Microsoft opens state-of-the-art facility to crack down on cybercriminals
In a building on the north side of Microsoft Corp.'s Redmond, Wash., campus, there is much talk of stopping the bad guys.
By that, the Microsoft employees do not mean Google, Apple or Amazon.com.
Rather, the investigators, forensics experts, engineers and lawyers staffing Microsoft's new Cybercrime Center talk about stopping criminals: software pirates, criminal syndicates that run botnets and exploiters of children.
Microsoft opened the doors last week to its multimillion-dollar Cybercrime Center, a 16,800-square-foot facility that is one part crime-fighting headquarters and one part sleek showcase for Microsoft technologies.
Part of the reason Microsoft developed the center was to make sure it had the latest state-of-the-art tools it needed to fight increasingly savvy criminals.
“As the cybercriminals are getting more sophisticated, our abilities are getting more sophisticated,” said David Finn, associate general counsel of Microsoft's digital-crimes unit, during a tour of the facility last week.
The center brings together company units that focus on piracy and intellectual property theft, and on digital crimes, including botnets and malware, and technology-facilitated child sexual exploitation.
About 35 of Microsoft's 100 employees worldwide employed in those units are based in the Cybercrime Center, which includes Microsoft technologies such as Site Print, which can map online organized-crime networks, and PhotoDNA, which helps find and remove some of the worst images of child porn online.
Large touch screens from Perceptive Pixel, a company Microsoft purchased in 2012, line the walls, showing off Excel Power Map, a 3-D data-visualization tool.
In large workspaces cordoned off behind glass walls that can convert from transparent to opaque, forensics teams look over evidence, while malware teams map online-crime networks.
Down another corridor, a line of offices reveals rooms that can be occupied by visiting crime-fighting partners, such as those from law enforcement or academia.
“We designed the center with partners high in our minds,” Finn said.
Another reason Microsoft began the center is to have a place to bring visiting dignitaries and leaders to give them an idea of how Microsoft technologies could be used — not just for investigating crimes, but for handling and analyzing large amounts of data for use in businesses and other organizations.
Microsoft already has an Envisioning Center, where it showcases technologies as part of its vision of future workplaces, homes and “third places,” such as retail stores and restaurants.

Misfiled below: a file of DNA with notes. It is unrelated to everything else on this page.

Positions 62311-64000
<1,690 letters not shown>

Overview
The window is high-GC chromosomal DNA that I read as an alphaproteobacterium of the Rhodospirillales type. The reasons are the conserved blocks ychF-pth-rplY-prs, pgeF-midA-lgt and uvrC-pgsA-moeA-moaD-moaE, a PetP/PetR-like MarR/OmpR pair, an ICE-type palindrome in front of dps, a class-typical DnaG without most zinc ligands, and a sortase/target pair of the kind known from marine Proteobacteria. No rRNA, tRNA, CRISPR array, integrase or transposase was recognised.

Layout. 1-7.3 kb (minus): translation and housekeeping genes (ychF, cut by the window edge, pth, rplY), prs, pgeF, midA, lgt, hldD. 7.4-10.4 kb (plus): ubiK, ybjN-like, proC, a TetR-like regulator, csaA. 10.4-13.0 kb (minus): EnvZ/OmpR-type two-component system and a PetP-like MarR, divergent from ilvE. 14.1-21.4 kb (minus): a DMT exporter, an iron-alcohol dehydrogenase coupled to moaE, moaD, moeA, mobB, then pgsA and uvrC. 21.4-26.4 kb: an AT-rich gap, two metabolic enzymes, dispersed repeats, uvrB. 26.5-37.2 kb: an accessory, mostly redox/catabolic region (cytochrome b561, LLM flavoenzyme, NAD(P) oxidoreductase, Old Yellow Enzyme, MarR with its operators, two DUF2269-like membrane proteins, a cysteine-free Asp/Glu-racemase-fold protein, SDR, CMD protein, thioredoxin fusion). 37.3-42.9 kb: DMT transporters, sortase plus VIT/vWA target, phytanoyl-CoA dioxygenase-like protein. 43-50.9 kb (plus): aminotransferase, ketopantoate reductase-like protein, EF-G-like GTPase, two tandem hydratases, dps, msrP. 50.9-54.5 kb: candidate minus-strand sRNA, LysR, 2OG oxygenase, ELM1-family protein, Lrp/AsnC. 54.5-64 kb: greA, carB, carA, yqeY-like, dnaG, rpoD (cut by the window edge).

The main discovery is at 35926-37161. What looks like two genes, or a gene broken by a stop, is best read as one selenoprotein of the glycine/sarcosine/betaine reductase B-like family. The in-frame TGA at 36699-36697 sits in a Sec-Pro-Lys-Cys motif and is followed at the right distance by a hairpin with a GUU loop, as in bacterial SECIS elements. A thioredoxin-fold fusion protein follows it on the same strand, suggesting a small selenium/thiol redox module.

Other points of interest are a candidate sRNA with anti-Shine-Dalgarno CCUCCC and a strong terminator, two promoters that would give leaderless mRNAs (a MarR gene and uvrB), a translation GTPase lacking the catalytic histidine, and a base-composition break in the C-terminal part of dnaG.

The Cybercrime Center, in contrast, shows off the technologies in action, “where people are actually working,” said Brad Smith, executive vice president and general counsel at Microsoft. “I wanted to create a place where people — government or businesses — could see how we're using our own technology.”
Like the Envisioning Center, the Cybercrime Center is not open to the public.
Smith declined to say how much the center cost, except to say that it was a multimillion-dollar investment. He added that the cost was largely recouped in a recent agreement reached with one of the cybercriminals the center's team caught.
Show commenting policy
TribLive commenting policy
You are solely responsible for your comments and by using TribLive.com you agree to our Terms of Service.
We moderate comments. Our goal is to provide substantive commentary for a general readership. By screening submissions, we provide a space where readers can share intelligent and informed commentary that enhances the quality of our news and information.
While most comments will be posted if they are on-topic and not abusive, moderating decisions are subjective. We will make them as carefully and consistently as we can. Because of the volume of reader comments, we cannot review individual moderation decisions with readers.
We value thoughtful comments representing a range of views that make their point quickly and politely. We make an effort to protect discussions from repeated comments either by the same reader or different readers.
We follow the same standards for taste as the daily newspaper. A few things we won't tolerate: personal attacks, obscenity, vulgarity, profanity (including expletives and letters followed by dashes), commercial promotion, impersonations, incoherence, proselytizing and SHOUTING. Don't include URLs to Web sites.
We do not edit comments. They are either approved or deleted. We reserve the right to edit a comment that is quoted or excerpted in an article. In this case, we may fix spelling and punctuation.
We welcome strong opinions and criticism of our work, but we don't want comments to become bogged down with discussions of our policies and we will moderate accordingly.
We appreciate it when readers and people quoted in articles or blog posts point out errors of fact or emphasis and will investigate all assertions. But these suggestions should be sent via e-mail. To avoid distracting other readers, we won't publish comments that suggest a correction. Instead, corrections will be made in a blog post or in an article.
- IRS cybersecurity breach touches lives of homebuyers, others
- Automakers do U-turn on infotainment systems
- Task force to plot ways of alleviating gas glut in Pennsylvania via pipelines
- Pitt study suggests health law attracting young to balance insurers’ risks
- Shoppers pay premium for organic chicken
- Many Americans have no retirement savings, Fed survey shows
- Apple finds bug that causes iPhones to crash
- Exxon, Chevron shareholders reject big oil restrictions
- UPMC offering buyouts to 3,500 employees in cost-cutting move
- Stocks bounce back from losses on reassurance from Greece
- Consistency keeps Cellone’s Bakery customers coming back